By Annie Soisson & Carie Cardamone, CELT
Assessment, if not done with equity in mind, privileges and validates certain types of learning and provides evidence of learning over others, can hinder the validation of multiple means of demonstration, and can reinforce within students the false notion that they do not belong in higher education.– Montenegro and Jankowski, 2017
Assessments are a critical component of course design and shape students experience of the course. From small in-class activities and homework assignments to big exams and projects, assessments provide opportunities for students to consolidate and apply their learning, motivate creativity, increase self-efficacy and incentivize effective learning habits. To design equitable assessments in our courses, we need to understand that equity and equality are not the same thing. Equality assumes that the playing field is level for students. Equity is about fairness and justice; it requires that we understand philosophically and practically that one size does not fit all when it comes to learning and assessment. While there are many practices that can improve equity, today we will focus on four high impact practices that you can implement readily.
While some students may intuitively understand your expectations for quality work, others may not. Discerning what is needed to complete a particular type of assignment, and what a successful example would look like presents an inequitable barrier for our students. Reduce this barrier by building in transparency to your assignments. Some suggestions to put this into practice in your course:
- Share examples of student work, both good and bad and have students in small groups or pairs evaluate the examples for their strengths and weaknesses. Debrief as a class and add some of the criteria they may have missed. This helps develop analytical skills in addition to demystifying assignments.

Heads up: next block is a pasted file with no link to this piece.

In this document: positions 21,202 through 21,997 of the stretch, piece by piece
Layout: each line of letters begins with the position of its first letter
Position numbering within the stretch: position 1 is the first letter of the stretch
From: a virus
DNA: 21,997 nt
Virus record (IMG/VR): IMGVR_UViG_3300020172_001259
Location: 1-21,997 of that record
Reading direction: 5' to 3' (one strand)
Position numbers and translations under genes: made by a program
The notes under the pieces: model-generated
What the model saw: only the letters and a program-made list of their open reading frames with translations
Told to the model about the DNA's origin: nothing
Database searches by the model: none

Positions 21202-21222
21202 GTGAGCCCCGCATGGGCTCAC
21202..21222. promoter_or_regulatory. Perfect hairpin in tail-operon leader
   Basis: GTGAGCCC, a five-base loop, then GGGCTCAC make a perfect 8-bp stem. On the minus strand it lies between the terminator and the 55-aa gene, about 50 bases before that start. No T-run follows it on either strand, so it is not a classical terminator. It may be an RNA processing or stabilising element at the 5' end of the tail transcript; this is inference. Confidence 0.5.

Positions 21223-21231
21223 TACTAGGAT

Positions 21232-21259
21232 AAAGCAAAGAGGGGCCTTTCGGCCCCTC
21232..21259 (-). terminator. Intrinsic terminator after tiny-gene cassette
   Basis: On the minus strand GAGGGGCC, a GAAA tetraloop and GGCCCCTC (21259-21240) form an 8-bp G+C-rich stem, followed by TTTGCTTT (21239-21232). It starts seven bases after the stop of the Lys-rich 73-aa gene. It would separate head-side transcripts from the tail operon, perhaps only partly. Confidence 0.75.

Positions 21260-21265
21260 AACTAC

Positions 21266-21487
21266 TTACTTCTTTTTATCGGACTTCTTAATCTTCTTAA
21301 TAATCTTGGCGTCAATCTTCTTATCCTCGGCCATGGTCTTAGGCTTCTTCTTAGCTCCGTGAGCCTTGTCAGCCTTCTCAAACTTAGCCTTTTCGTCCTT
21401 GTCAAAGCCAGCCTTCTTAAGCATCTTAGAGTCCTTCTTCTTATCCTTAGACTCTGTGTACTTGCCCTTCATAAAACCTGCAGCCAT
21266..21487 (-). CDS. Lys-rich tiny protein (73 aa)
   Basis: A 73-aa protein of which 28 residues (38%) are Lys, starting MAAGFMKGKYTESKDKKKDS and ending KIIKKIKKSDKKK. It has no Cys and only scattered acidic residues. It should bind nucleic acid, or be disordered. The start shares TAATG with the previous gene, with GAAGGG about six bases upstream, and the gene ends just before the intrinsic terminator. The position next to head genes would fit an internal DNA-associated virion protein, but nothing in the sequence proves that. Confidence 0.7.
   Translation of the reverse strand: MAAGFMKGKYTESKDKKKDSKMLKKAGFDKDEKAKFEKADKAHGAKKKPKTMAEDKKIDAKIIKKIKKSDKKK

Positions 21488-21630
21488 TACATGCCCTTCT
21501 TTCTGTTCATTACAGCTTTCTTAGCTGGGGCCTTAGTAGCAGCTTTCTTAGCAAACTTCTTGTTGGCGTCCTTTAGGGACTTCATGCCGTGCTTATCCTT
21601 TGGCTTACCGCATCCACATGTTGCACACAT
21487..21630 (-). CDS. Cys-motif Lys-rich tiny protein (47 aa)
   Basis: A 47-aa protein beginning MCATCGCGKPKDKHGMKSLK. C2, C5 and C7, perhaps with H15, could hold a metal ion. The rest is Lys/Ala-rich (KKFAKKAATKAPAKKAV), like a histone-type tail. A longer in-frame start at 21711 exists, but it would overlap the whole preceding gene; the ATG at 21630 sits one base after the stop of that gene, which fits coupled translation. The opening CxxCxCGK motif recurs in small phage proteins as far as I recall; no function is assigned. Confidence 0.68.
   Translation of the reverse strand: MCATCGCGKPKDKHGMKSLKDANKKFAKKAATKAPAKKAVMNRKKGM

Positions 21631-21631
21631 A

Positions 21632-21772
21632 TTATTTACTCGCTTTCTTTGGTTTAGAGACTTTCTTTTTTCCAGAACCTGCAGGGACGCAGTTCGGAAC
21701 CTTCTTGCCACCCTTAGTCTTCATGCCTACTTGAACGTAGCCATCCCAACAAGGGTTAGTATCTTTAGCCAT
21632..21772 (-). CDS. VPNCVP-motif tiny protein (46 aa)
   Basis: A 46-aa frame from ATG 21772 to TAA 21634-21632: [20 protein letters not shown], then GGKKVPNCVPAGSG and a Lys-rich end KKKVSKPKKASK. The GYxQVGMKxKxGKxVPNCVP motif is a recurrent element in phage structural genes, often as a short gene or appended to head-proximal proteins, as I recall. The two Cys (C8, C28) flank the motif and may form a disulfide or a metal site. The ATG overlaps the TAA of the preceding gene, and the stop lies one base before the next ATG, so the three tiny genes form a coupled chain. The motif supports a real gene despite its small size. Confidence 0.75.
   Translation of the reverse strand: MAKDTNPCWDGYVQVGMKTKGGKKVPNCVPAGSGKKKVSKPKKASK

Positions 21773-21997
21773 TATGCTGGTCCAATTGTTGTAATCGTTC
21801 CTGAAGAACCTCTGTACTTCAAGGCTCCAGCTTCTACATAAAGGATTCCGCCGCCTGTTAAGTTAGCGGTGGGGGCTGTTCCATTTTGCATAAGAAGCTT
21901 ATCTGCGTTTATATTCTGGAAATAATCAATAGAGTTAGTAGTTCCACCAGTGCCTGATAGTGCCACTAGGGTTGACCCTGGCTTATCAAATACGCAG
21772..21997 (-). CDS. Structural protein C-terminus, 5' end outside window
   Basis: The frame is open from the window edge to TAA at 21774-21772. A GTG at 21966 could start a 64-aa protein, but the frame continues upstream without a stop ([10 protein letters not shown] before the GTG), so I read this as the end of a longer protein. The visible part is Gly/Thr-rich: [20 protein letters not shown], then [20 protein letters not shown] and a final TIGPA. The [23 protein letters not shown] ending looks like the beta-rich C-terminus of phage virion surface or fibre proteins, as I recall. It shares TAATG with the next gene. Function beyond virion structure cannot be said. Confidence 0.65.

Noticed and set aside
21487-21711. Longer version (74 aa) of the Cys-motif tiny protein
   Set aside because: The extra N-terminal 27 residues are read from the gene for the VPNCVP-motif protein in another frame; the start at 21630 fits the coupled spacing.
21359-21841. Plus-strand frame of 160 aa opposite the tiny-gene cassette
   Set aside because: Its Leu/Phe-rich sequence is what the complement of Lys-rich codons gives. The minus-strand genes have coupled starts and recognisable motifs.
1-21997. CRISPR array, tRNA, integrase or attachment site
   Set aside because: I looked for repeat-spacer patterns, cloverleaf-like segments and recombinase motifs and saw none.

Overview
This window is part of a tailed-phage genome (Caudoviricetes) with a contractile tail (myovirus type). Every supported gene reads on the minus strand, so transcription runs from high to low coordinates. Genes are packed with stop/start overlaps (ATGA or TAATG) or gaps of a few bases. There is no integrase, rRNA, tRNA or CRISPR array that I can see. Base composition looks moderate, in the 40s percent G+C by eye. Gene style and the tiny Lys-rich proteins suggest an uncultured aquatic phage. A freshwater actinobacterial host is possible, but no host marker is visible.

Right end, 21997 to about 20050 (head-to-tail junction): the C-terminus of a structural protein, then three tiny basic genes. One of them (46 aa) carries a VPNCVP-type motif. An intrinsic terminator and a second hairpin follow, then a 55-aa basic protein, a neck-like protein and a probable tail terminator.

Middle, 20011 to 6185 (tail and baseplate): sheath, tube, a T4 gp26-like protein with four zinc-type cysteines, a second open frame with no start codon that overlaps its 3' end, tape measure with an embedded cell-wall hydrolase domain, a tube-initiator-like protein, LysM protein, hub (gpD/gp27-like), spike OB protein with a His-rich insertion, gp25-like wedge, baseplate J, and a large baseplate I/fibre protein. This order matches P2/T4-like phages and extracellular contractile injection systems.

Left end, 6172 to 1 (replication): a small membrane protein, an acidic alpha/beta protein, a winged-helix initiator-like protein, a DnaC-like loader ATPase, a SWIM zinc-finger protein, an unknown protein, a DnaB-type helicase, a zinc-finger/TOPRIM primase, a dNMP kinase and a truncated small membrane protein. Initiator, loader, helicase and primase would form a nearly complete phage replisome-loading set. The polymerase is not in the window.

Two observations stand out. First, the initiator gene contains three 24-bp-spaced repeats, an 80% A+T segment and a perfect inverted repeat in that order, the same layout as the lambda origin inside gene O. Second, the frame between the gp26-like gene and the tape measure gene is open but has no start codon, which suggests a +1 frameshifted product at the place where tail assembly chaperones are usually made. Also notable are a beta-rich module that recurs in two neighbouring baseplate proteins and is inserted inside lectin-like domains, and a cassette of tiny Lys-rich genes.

- Elaborate on an assignment’s purpose, process and criteria for success. What is apparent to you is not always apparent to students. You have an “expert blind spot.” This simple intervention has been shown through research to benefit marginalized students through the Transparency in Learning and Teaching project (TILT.)
- Purpose: What are the skills the students are applying, what knowledge will they gain through the assignment?
- Task: What students will do, how will they do it (steps to follow, things to avoid)?
- Criteria for success: Create a checklist or rubric in advance so students can self- and peer-evaluate.
Provide early, regular, and targeted feedback
Early and regular small assessments with targeted feedback can give students a sense of how you interpret their work and help them understand their strengths and areas to focus on for improvement. These opportunities for retrieval and skills practice also allow students to integrate their knowledge over time and increase the likelihood of moving knowledge into long-term memory. Some suggestions to put this into practice in your course:
- Conduct a pre-assessment when introducing a new topic to learn what students already know. This activity can activate student prior knowledge and can inform them and you as to where there may be gaps so you are not building on sand. For example, have students draw a concept map of what they know already about the concept, or list questions that they have (For more examples see How to Assess Students’ Prior Knowledge from CMU’s Eberly Center).
- Provide low stakes opportunities to stumble to offer students the opportunity to calibrate their study and preparation practices. For example, offer a practice quiz for minimal or no points or let them drop their lowest grade.